Analysis of Persepolis Page 51-52

Context: Siama, Laly’s father, was just released from prison, and Siama is telling Marjane his experience in jail.

The clearer version of the picture is in the link here.

These two pages outline the inhuman punishments performed on the prisoners and the effect of these punishments on young Marjane through the use of boarder-less panel, specific content, and the protagonist’s monologue.

Satrapi uses a boarder-less panel depicting the brutal punishments performed on Ahmadi, a guerilla who was arrested before he could use the cyanide to suicide. The fact that Ahmadi was unable to even perform the action of suicide highlights the danger and possible threats that might fall upon the Iranian people at that time, further explaining reasons behind Marjane’s frightening, disturbing reaction to the war in Iran. The boarder-less panel signals the many different ways the victim could be punished, expanding the reader’s thoughts beyond the three types of punishments listed in the drawing, suggesting the amount of suffer war brings to the soldiers.

On the top right panel, Satrapi includes a picture of Ahmadi cut into pieces to compare the cruel truth brought by war that the innocent Marjane is facing at this young age. The innocence of the narrator could be seen through the form in which the victim is presented, cut with sharp edges but remains a concrete human shape, suggesting the inability of Marjane to visualize a more brutal way of cutting people. This reflects the dramatic effect of war on Marjane as she is exposed to the violence of war in her childhood. Additionally, the victim is drawn hollow and boneless, symbolizing the severe aftereffects of the inhuman punishments that is a result of war in Iran, addressing the effect of the 1979 Iran revolution.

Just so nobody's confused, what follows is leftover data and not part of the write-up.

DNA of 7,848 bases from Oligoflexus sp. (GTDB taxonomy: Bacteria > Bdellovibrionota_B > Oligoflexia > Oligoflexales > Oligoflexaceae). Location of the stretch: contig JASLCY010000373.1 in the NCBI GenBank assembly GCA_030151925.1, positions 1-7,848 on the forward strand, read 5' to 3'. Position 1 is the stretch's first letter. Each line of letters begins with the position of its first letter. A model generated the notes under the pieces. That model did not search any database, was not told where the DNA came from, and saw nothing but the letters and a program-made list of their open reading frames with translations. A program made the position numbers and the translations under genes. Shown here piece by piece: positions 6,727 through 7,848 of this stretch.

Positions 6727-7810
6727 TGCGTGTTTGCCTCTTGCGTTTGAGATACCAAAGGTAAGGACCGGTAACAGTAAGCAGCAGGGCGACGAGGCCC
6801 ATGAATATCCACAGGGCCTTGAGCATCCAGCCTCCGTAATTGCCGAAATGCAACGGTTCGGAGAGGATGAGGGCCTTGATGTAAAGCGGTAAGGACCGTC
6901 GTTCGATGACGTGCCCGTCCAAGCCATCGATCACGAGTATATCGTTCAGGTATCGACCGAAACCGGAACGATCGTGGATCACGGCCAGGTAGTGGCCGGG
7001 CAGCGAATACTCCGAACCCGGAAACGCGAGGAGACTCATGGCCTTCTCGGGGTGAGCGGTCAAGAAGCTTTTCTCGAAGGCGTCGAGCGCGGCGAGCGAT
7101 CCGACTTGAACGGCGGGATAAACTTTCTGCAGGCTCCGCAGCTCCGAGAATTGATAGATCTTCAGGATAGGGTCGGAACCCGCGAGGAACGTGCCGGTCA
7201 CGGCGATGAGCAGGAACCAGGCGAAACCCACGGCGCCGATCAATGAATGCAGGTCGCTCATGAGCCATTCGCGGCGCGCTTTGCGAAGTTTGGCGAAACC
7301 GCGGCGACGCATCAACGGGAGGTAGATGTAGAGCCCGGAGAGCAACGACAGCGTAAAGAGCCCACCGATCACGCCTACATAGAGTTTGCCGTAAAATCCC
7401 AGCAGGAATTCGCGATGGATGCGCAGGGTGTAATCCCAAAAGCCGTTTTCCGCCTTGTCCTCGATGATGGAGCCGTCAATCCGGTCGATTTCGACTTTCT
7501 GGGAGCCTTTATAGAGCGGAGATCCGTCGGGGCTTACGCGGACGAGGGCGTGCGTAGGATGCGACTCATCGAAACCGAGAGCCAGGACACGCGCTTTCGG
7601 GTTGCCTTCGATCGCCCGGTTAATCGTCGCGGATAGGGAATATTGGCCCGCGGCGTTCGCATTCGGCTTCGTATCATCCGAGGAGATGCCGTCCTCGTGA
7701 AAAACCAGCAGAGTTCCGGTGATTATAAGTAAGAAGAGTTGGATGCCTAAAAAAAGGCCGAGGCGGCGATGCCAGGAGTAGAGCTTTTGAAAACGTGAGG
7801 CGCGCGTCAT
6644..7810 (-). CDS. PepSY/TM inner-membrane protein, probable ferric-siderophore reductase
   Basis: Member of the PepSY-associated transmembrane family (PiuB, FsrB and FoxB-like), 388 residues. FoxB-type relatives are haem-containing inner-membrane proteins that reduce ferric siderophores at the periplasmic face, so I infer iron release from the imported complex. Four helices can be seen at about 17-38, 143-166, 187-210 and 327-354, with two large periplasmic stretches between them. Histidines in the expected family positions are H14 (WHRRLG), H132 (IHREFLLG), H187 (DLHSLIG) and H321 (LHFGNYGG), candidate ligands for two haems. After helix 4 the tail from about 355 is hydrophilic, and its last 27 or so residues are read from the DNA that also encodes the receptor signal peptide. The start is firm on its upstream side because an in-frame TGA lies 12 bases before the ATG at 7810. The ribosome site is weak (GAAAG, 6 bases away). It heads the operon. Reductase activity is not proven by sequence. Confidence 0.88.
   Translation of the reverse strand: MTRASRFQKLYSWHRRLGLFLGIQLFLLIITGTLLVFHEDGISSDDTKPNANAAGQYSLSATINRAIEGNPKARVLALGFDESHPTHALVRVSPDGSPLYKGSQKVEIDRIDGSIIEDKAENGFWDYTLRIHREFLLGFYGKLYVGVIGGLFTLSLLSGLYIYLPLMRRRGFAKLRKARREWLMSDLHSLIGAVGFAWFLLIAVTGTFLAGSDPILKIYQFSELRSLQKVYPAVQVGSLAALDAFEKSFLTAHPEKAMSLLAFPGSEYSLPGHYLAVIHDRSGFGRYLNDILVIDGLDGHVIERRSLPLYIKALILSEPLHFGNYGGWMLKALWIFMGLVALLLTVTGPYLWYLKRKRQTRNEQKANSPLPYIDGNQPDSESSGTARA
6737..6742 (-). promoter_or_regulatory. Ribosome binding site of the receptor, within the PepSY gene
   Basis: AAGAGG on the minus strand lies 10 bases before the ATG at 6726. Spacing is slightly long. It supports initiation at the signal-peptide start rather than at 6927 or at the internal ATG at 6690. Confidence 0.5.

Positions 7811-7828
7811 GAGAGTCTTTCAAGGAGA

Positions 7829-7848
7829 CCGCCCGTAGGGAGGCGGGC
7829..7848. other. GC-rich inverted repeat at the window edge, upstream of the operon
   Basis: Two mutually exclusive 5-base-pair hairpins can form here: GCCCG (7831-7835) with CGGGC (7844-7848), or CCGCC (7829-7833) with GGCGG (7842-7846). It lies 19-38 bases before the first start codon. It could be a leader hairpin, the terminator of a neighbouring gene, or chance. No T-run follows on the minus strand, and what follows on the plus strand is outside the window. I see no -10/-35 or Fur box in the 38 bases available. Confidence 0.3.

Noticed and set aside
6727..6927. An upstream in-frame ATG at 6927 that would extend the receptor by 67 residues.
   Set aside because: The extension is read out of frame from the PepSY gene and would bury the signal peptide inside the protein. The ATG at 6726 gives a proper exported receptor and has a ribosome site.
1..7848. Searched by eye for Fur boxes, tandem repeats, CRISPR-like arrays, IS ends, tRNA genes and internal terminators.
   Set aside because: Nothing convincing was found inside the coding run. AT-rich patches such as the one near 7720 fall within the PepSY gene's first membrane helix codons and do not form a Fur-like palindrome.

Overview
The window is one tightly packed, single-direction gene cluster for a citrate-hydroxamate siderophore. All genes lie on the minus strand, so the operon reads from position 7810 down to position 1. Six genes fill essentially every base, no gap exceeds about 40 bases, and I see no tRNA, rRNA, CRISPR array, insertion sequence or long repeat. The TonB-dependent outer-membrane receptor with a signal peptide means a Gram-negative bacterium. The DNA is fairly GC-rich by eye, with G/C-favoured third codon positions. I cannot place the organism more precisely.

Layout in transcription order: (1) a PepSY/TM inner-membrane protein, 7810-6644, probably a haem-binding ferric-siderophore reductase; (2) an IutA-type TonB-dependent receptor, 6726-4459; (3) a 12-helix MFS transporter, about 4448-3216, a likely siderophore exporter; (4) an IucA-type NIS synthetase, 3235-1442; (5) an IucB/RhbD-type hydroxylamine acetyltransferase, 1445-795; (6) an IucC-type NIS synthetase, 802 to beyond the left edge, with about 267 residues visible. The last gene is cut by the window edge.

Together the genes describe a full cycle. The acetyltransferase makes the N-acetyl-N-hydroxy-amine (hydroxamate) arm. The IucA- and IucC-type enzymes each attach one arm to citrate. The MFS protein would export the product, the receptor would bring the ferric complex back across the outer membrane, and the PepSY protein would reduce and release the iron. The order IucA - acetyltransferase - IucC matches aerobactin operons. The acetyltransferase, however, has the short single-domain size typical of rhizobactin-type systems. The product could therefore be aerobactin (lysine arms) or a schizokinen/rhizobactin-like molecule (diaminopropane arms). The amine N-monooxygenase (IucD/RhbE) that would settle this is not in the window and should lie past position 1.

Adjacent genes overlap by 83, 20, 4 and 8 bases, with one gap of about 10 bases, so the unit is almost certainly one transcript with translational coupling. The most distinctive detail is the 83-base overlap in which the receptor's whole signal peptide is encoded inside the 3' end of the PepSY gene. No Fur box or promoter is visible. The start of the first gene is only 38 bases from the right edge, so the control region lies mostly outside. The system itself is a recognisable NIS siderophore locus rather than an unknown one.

The effect of war on Marjane is more distinctly presented through the use of Marjane’s monologue. In the bottom panel on the left of the page, Satrapi records Marjane’s thoughts using emotional expressions such as “never imagined” and “appliance for torture”, signaling the huge amount of shock brought to the protagonist and revealing how Marjane is forced to accept the violent image of using an iron for punishment. The juxtaposition of “appliance” and “torture” enhances the ironical feeling in the passage, communicating Satrapi’s criticism towards the punishments used in the revolution, and, more importantly, the existence of the revolution itself. Furthermore, in the bottom right panel, Satrapi exposes the effect of war on Marjane through an actual example of her leaving the house and walking on the street. The coordination conjunction “so” indicates the cause and effect relationship between the tasks “father was not a hero, mother wanted to kill people” and the action of the protagonist going outside. These seemingly unrelated events indicates the confusion of Marjane and her attempt to escape the reality, suggesting the amount of trauma exposure to the story of punishments have on her.

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